The survey fills a gap in existing research. For the first time, similarities and differences between selected groups from non-English speaking backgrounds, and across different migrant generations, were canvassed and analysed. The study also asked the same questions of a representative cross-section of all Australians as well as Indigenous Australians, allowing comparisons within and between diverse groups of Australians.

Commissioned by SBS, the independent report was written by Professor Ien Ang, Director of the Centre for Cultural Research at the University of Western Sydney and Dr Greg Noble, a senior researcher at the Centre; Dr Derek Wilding, Director of the Communications Law Centre; and Dr Jeffrey E. Brand, Associate Professor and Director of the Centre for New Media Research and Education at Bond University. The fieldwork was conducted between March and May by specialist research company, Cultural Perspectives.

The Report also found that:


  • Sixty-seven per cent of the national sample and 80% of the combined sample of people from non-English speaking backgrounds (NESB) believe immigration "has been of benefit" to Australia.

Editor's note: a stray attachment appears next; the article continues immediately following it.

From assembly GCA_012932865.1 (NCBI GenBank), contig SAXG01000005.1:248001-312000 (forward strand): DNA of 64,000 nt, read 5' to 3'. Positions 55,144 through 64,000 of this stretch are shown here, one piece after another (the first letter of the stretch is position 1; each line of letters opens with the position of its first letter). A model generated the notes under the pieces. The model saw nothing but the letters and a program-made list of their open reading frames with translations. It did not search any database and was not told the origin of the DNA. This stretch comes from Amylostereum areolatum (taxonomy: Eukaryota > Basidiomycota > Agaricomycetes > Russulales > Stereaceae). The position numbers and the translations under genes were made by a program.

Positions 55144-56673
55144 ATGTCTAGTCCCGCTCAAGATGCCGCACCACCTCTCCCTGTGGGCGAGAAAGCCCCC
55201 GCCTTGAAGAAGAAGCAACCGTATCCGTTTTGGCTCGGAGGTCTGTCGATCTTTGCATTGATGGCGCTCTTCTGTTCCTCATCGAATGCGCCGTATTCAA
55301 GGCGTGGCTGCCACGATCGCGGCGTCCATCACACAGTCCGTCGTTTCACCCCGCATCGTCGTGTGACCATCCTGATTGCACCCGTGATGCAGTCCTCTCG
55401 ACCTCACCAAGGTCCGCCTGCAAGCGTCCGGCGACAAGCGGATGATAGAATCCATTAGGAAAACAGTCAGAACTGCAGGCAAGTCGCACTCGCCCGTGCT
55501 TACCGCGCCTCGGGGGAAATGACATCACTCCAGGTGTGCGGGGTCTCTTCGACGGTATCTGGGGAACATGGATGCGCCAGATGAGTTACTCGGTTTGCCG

Cultural Diversity
  • Almost 60% of the national sample support cultural diversity and a majority are actively engaging with food and leisure activities from many different cultures. But about 30% consider cultural diversity neither a strength nor a weakness to Australian society, suggesting uncertainty or ambivalence about its value.
  • Attitudes to immigration, multiculturalism and cultural diversity are remarkably similar across the nation. Although fewer people from NESB backgrounds reside in regional areas, there is no evidence of a city/country divide when it comes to support for these issues. Support for cultural diversity increases with education levels and is significantly higher among 16-24 year olds (64%) compared to people of 55 and above (46%).